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The story of how I first learned that food was medicine began with a hint of miraculous healing being accessible to a few lucky people and ended with the mind-blowing certainty that it was actually available to anyone – myself included.

I have a hard time remembering exactly where I first heard about Dr. Lorraine Day’s recovery from terminal cancer. I suspect it was an appearance on the Oprah Winfrey Show sometime in the late nineties. 

Dr. Day is a medical doctor, who many years ago was diagnosed with breast cancer that later became life threatening. And for reasons which she explains in the many books and videos she has published, she decided to forgo chemotherapy and radiation against her doctor’s recommendation.

Instead, in addition to surgery, she chose natural healing modalities – all of which she found justification for in the Word of God. She made a full recovery and is in her early eighties now.

It was the most bizarre story I’d ever heard. And if you look, you’ll find many eager to dismiss her experience of recovery and describe her as a quack. Interestingly enough, I find this label to be consistently applied to nearly every doctor whose books or treatment protocols have actually helped me to recover over the years.

But, like the sick man who’d been accosted by the authorities for carrying his pallet on the Sabbath Day after being healed by Jesus, I have also chosen to put more faith in the doctors whose instructions have helped me to get well over the voices that insist their approach to healing can’t be valid.

Something about her revelatory journey resonated deeply with me, and I’ve never forgotten it. In fact, I bought everything she’d ever published. 

That was twenty years ago.

A cousin of mine came over to visit one day back then, observed the pile of books and videos on healing from cancer on my shelves, and asked me if there was anything I’d wanted to tell her about my health.

“Nope,” I’d responded with a smile while vigorously shaking my head. “I’m fine as far as I know. I just found her perspective fascinating, and I wanted to know more about what she believes, what she chose to do, and why.”

According to Dr. Day, a foundational part of her recovery was eating a raw food, low fat, plant-based diet. Essentially, she ate as Adam and Eve did in the Garden of Eden. She credited this diet along with other biblically-based health principles as the reason for her full recovery.  

It was interesting. Outrageous. Sort of unbelievable. 

I had no intention of ever bringing myself to eat a raw foods diet despite the compelling case Dr. Day made as it being the means to avoid many chronic illnesses. But, just in case I ever needed that information down the road, I’d tuck it away in the recesses of my mind – a fail-safe to access in case of a health emergency.

This would be the first of many burning bush moments for me, a divine trail of breadcrumbs that I have followed over the past 20 years that have led to incredible healing experiences.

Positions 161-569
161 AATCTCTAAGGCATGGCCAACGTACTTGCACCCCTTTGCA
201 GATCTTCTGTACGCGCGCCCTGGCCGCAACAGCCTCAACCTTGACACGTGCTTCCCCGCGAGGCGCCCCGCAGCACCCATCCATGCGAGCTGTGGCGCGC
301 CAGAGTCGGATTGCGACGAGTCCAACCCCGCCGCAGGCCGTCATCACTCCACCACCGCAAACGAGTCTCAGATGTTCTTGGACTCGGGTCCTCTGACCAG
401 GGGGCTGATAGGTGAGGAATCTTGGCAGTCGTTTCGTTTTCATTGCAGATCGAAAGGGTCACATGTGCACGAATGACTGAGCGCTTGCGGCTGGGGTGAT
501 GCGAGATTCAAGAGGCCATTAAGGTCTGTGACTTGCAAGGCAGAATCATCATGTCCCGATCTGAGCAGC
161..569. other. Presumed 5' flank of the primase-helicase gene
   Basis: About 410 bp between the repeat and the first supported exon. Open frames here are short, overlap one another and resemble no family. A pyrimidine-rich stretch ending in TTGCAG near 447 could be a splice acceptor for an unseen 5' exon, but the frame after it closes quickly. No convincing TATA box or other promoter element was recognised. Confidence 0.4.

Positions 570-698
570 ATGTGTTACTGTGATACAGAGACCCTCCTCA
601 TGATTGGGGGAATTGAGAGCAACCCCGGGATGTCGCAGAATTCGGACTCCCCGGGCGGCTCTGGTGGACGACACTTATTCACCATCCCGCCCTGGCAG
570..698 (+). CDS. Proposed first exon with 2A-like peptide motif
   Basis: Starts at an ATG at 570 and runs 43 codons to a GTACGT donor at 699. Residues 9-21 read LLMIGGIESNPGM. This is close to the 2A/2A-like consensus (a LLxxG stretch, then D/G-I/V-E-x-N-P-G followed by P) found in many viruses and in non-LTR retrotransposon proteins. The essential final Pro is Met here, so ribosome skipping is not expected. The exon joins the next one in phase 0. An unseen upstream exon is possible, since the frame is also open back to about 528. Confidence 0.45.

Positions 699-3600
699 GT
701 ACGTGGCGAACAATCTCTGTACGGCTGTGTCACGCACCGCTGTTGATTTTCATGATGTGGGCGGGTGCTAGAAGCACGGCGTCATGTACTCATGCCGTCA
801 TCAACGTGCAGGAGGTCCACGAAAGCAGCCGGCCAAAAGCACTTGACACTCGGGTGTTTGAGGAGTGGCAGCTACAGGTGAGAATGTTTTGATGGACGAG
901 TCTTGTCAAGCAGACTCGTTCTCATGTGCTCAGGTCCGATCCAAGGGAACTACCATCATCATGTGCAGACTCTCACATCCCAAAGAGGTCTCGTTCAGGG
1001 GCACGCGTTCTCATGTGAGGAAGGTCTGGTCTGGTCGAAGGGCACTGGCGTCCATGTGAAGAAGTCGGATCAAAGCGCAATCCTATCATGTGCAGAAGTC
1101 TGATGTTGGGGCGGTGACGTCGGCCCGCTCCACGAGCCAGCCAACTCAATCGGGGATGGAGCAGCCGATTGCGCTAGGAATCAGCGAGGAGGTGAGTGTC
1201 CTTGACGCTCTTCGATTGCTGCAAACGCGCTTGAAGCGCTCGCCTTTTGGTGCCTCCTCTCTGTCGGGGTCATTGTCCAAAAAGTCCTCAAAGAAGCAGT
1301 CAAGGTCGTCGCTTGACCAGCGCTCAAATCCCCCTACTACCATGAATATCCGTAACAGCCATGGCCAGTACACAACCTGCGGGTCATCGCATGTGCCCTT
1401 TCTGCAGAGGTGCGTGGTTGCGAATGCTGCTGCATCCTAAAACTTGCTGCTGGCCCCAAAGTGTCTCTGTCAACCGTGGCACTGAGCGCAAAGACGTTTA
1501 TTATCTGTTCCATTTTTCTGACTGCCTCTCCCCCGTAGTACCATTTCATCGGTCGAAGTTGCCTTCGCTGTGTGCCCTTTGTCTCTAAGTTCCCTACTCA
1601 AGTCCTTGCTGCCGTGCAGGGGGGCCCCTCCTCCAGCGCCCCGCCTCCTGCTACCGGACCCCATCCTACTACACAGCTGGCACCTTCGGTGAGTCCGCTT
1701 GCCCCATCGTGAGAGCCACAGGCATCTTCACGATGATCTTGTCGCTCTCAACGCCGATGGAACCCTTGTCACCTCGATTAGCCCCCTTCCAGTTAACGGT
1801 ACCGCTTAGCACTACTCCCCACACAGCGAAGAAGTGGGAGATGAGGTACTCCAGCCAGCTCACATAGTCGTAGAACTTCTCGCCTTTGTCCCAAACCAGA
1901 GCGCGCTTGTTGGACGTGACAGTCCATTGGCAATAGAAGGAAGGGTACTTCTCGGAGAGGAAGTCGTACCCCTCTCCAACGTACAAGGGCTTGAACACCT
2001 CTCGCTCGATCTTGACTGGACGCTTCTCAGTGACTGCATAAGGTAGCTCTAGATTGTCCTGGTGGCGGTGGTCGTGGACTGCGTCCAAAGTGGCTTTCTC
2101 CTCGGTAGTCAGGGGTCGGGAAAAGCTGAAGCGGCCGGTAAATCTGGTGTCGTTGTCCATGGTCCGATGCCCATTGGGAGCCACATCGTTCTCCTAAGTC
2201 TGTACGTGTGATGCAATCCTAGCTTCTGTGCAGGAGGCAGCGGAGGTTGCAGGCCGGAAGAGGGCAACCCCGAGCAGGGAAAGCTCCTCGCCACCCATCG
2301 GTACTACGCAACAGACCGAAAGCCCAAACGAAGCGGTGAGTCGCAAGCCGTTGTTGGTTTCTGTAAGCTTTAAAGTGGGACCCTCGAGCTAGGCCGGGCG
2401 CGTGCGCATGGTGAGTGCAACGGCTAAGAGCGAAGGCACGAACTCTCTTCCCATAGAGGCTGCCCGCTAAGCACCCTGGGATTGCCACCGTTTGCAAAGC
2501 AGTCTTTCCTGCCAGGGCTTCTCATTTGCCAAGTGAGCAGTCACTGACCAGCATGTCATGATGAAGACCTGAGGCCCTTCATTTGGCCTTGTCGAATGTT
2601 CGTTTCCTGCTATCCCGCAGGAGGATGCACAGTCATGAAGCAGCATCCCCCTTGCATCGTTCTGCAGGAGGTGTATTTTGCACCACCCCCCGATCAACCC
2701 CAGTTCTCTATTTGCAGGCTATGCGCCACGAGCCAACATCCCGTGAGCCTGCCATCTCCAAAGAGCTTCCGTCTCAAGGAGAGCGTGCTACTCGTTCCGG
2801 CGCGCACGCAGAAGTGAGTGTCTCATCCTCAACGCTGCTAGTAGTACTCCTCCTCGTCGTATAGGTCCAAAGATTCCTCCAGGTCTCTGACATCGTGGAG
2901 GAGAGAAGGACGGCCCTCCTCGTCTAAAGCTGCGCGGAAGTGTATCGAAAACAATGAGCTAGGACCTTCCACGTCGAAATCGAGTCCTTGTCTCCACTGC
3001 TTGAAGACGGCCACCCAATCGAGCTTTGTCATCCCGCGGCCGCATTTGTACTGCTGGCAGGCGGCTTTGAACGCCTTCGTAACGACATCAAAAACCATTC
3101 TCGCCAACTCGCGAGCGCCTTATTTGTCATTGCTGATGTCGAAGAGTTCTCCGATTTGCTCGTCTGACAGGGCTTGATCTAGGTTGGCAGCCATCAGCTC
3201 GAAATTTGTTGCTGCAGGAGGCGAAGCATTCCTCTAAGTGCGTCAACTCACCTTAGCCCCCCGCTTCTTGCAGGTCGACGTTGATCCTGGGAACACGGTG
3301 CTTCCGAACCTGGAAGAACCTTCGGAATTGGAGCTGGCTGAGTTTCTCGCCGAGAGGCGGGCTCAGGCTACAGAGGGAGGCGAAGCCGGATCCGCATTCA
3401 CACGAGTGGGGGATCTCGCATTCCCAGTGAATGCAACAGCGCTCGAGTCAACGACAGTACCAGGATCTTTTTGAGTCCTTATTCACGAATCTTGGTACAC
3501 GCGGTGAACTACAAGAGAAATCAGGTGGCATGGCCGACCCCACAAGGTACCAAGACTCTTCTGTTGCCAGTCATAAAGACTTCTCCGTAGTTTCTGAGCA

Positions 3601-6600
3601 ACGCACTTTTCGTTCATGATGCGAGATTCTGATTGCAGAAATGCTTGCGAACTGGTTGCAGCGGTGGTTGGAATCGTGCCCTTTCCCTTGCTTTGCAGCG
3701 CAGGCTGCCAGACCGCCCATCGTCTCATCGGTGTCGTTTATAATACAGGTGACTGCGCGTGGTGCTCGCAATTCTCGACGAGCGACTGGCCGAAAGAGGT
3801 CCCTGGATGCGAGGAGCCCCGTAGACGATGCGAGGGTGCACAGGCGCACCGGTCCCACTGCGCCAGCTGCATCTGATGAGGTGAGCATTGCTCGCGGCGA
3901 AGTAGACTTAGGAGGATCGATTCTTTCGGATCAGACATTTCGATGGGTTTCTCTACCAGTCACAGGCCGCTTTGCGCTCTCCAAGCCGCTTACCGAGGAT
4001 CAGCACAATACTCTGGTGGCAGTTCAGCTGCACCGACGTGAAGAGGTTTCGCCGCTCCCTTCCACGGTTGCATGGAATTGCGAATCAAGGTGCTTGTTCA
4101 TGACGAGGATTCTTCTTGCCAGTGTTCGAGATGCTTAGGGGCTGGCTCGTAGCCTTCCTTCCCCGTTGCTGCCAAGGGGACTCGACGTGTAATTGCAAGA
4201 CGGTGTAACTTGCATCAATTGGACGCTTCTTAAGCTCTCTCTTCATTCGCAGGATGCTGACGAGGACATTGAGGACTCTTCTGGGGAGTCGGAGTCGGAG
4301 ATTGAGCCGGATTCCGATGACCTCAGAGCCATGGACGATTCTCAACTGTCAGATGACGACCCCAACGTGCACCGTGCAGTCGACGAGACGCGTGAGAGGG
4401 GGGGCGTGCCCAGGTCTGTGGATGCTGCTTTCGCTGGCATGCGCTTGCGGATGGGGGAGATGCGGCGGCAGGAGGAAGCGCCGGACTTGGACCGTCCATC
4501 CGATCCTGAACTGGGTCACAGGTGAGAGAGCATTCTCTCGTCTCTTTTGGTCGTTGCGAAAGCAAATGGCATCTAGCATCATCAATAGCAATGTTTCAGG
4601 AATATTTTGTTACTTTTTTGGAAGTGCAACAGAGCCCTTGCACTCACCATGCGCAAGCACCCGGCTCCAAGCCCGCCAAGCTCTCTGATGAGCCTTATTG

Why do I call them burning bush moments?

Because like Moses’ experience they represent a phenomenon that defies what we think we know about the world and how it works. They are something odd. Something rare that catches our attention. Something that causes us to turn aside to take a closer look. 

Burning bush moments are experiences or revelations that radically alter our perspective and forever shift how we perceive God, his creation, and ourselves.

I’d have another burning bush moment in 2007 the day I walked into Barnes & Noble and picked up Dr. Mark Hyman’s (another accused quack) first book, Ultraprevention.

It was one of the most insightful books I’d ever had the pleasure of reading. 

An absolute revelation. 

A masterpiece which elegantly explained how a new paradigm, functional medicine, was revolutionizing the practice of medicine by helping doctors identify the root causes of their patients’ ailments. 

As I tried to metabolize all of this new information and figure out how to apply it, a thought occurred to me. 

Why not just go directly to the source?

I looked up Dr. Hyman’s practice in Massachusetts, the Ultrawellness Center, and asked if they accepted out of state patients. Once they confirmed that they saw people from all over the world, my husband and I booked our tickets and hopped on a plane a few weeks afterward.

It was my time there that sowed the seeds of my desire to help other people heal naturally. 

It’s the reason I eventually became a health coach.

Through my own experience, I gained an invaluable education in the main drivers behind illness and what can be done to reverse it. 

I learned about how food can harm or heal, how hidden infections can wreak havoc on the body, and about nutritional deficiencies. I learned how medications can treat one problem in the near term, but can also cause many other downstream problems in the long term. I learned how exposure to toxic chemicals can damage our bodies and ways to reverse the impact.

 

I also learned that insurance companies wouldn’t cover most of the cost of the labs, medicines, supplements, or appointments with the doctors, nurses, and nutritionists that worked there. And while it was one of the most valuable medical experiences I’d ever had, the $10,000+ price tag left our pocketbook wanting. As it turns out, working with cutting edge doctors who are decades ahead of the curve is really quite expensive.

Nevertheless, the foundation had been laid. I would take the lessons learned from my time at the UltraWellness Center and use them to propel myself forward in my healing journey on my own until I hit another bump in the road.